June 29, 2009

Primer on Sugar Alcohols

Confused about, as a client referred them: “those sugar alcohols”? If so, check out my cut to the chase answers below:

What are Sugar Alcohols?
Sugar alcohols, also called polyols, are neither sugar or alcohol. They’re called sugar alcohols because part of their structure resembles sugar and part alcohol. Keep in mind they do contain carbohydrate.

Today polyols are in “sugar-free” foods, such as candy, cookies, ice creams and gums. They’re used alone or combined with a sugar substitute (e.g. sucralose, aspartame) to both sweeten and provide bulk (volume). (FYI: you couldn’t make a sugar-free ice cream or cookie with a sugar substitute only. The polyol provides necessary bulk.) Commonly used polyols are sorbitol, erythritol, and mannitol.

Do they raise blood glucose?
Sugar alcohols cause a lower rise in blood glucose (however, not zero rise) because they’re only partially digested and thus contain, on average, contain 2 calories per gram vs. 4 calories per gram for most other sources of carbohydrate. (Don’t forget: foods that contain sugar alcohols also contain other ingredients which may or may not contain carbohydrate. If they contain carbohydrate, they will impact blood glucose.)

However, because people most often eat foods that contains sugar alcohol on occasion vs. regularly, the American Diabetes Association notes: “there’s no evidence that the amount of sugar alcohols likely to be consumed reduce glucose, calorie intake or weight.” And it’s certainly easy for people to fool themselves because foods with sugar alcohols often brag about being “sugar-free” (see next: What’s the meaning of “sugar-free”?)

What’s the meaning of “sugar-free”?
You’ve got to understand what “sugars” means. Sugars (note the plural), per FDA, include all one unit sugars (monosaccharides, such as glucose and fructose) and two-unit sugars (disaccharrides, such as sucrose, lactose), and the commonly used sweetener high fructose corn syrup, which is roughly half glucose and fructose.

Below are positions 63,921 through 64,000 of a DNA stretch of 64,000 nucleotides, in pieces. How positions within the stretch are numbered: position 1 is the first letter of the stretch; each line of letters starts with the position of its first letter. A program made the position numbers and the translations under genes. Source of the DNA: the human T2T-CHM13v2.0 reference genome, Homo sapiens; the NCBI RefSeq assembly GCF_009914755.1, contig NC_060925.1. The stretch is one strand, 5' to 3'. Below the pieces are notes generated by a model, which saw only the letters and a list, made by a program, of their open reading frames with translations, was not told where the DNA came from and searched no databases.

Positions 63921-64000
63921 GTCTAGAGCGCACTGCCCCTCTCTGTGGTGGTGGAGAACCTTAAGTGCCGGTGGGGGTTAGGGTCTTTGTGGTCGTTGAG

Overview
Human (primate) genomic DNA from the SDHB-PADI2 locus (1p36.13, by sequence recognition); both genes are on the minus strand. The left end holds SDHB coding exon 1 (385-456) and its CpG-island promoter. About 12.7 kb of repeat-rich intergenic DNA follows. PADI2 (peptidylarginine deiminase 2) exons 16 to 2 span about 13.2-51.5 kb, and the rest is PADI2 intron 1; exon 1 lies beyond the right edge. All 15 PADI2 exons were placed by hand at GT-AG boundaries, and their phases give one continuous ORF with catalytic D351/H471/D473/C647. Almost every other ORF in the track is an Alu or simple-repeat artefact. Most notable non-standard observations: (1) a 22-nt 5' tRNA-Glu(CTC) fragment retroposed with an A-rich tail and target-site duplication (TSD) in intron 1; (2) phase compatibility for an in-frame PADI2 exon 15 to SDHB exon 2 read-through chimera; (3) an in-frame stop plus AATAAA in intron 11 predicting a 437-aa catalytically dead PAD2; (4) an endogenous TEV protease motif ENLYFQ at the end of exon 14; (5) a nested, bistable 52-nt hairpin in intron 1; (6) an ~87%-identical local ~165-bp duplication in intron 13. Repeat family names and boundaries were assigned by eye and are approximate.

“Sugar-free” means contains no or less than 0.5 g/serving of sugars. Sugar alcohols, because they aren’t one or two unit sugars, don’t count as sugars. But that doesn’t mean they’re calorie- or carbohydrate-free!.

Sugar Alchohols on Food LabelWhat can the Nutrition Facts label reveal about sugar alcohols?
Note that sugar alcohols are noted under the bold print and umbrella of Total carbohydrate. This means the sugar alcohols are counted within the sources of carbohydrate. If a claim such as "sugar free" is made on the label, the amount of sugar alcohols contained per serving must be shown. The specific name of the sugar alcohol may be used if the food contains only one. If more than one sugar alcohol is used, the term "sugar alcohols" must be used.

How should I count the carbohydrate from sugar alcohols?
According to recommendations from the American Diabetes Association (Choose Your Foods, 2008) in “if a food contains more than 5 grams of sugar alcohols per serving (meaning less than 5 grams result in negligible carbs and calories) subtract half the grams of sugar alcohol from the Total carbohydrate grams to get your grams of carbohydrate per serving. (Ex: a food contains 16 grams of sugar alcohols, count 8 grams in your total carb count.) Why? Because sugar alcohols contain 2 vs. 4 calories per gram).

Learn more:
Check out Calorie Control Council’s - a trade association for the sugar alcohol industry and my book Diabetes Meal Planning Made Easy.